Recent coverage of the Federal Government’s high speed rail study largely overlooked some crucial realities.
While the total cost would be very large, it would be spread over many years, with total annual project capital expenditure ranging from $2 to $8 billion in the eight years prior to Sydney-Canberra opening, and then $2 billion to $7 billion per year until the full network is operational.
This spread would ensure that other important projects, like the Melbourne metro rail tunnel and Bruce Highway upgrade, would still go ahead.
The project is really about a future Australia, with a substantially higher population, different economic fundamentals and very different transport needs.
The recently-released study demonstrates that Australia has sufficient population for high speed rail.
Our population is growing faster than most developed and many developing countries.
With population growth comes more domestic travel.
In 2009, about 152 million trips were made along Australia’s east coast.
By 2065 — without high speed rail — travel on the east coast is forecast to reach 355 million trips.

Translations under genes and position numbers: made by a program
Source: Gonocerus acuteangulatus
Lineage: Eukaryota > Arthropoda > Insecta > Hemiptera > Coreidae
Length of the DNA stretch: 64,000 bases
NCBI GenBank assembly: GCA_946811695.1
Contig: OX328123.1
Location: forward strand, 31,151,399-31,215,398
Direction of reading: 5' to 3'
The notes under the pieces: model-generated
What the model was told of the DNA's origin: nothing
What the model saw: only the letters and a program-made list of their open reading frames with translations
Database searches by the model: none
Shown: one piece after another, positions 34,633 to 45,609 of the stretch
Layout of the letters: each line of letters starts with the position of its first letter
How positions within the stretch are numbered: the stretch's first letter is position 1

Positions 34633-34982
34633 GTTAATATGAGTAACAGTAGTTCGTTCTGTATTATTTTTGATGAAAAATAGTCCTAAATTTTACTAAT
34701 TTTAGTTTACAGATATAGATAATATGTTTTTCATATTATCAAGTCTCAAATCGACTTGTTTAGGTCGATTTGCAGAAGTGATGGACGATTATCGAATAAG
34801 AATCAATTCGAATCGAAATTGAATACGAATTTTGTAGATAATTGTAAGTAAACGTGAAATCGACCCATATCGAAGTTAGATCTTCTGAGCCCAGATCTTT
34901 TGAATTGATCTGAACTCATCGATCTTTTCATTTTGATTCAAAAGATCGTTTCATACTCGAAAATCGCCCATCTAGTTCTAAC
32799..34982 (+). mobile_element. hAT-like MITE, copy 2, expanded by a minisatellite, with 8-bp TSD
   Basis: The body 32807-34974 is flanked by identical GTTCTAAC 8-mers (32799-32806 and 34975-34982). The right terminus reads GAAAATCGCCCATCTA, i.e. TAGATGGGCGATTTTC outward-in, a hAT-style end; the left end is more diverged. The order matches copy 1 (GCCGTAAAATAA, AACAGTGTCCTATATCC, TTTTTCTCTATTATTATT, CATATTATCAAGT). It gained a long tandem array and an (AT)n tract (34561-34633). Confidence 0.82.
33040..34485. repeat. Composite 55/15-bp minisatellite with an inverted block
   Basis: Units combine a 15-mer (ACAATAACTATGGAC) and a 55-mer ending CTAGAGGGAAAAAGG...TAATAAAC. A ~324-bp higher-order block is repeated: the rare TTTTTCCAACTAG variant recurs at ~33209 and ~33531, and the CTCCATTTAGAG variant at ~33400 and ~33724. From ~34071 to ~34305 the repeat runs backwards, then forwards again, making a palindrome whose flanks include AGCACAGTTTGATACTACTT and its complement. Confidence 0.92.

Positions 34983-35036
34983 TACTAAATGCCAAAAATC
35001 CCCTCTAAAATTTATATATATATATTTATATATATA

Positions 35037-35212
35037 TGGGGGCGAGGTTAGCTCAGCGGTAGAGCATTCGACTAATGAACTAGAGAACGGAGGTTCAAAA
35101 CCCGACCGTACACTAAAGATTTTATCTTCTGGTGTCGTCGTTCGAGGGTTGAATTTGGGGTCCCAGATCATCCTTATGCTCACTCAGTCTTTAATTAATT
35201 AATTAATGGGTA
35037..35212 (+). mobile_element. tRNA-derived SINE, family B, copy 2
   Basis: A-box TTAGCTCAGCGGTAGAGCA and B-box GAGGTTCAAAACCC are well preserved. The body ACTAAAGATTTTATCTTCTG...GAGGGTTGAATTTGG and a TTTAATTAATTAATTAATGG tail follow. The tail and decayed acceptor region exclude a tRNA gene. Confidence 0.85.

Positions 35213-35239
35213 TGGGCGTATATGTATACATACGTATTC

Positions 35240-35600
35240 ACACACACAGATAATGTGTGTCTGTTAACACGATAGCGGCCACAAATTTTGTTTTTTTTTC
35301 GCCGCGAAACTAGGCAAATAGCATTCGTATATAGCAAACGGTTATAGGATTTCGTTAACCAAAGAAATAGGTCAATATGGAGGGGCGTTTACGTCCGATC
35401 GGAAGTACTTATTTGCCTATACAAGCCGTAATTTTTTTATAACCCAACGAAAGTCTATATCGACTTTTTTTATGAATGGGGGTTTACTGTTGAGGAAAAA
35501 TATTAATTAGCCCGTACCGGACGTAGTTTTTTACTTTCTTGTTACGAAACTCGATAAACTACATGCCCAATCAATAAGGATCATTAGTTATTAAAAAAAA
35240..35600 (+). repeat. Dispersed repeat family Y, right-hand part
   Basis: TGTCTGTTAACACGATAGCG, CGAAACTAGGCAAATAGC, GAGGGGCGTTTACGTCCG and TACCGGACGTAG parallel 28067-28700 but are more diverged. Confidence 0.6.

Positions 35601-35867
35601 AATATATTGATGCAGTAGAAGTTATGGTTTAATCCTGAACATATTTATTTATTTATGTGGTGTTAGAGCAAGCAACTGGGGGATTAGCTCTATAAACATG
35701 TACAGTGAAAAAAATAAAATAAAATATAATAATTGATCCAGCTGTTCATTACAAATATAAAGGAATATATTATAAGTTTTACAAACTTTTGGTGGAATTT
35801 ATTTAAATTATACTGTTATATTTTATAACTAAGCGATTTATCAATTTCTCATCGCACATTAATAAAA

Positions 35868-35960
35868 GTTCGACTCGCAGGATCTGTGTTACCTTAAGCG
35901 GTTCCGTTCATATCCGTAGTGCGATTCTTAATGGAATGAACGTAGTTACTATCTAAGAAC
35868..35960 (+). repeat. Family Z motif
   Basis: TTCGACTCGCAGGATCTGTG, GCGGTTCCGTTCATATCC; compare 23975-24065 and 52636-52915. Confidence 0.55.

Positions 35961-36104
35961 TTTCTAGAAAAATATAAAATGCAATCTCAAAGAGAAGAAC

Our cities, highways and airports are congested now.
While we cannot know precisely what the future will look like, it is clear that the passenger transport task is going to keep growing strongly, and that without new means of fulfilling that task, our system will become gridlocked.
A $37.4 billion investment is being made into the National Broadband Network.
For $23 billion, high speed rail would link Sydney and Canberra with a travel time of 64 minutes.
Another $26.9 billion would extent the line to Melbourne, linking our two largest cities and four key regional centres, with a Melbourne-Sydney travel time of 2.44 hours.
This is not just a rail issue.
The way we approach the high speed rail question now will have a major impact on how Australians live in the future.
It is central to the future functionality of our major cities and the economic viability of many regions.
Every major infrastructure network investment in our history — electricity grid, road network, interstate rail network, telecommunications system, gas network, and now NBN — has involved substantial up-front investment and long-term uncertainties.
By the time a high speed rail network is operational, Australia will have a substantially larger population, transport technologies will have changed, fuel costs for different transport modes will be different, and the patterns of economic and social activity across Australia will have changed.
High speed rail is already an established part of the landscape throughout most of the developed world.
The recent study challenges us to think longer term for Australia’s future, and make the serious investment decisions that will help to shape the economy and society of tomorrow.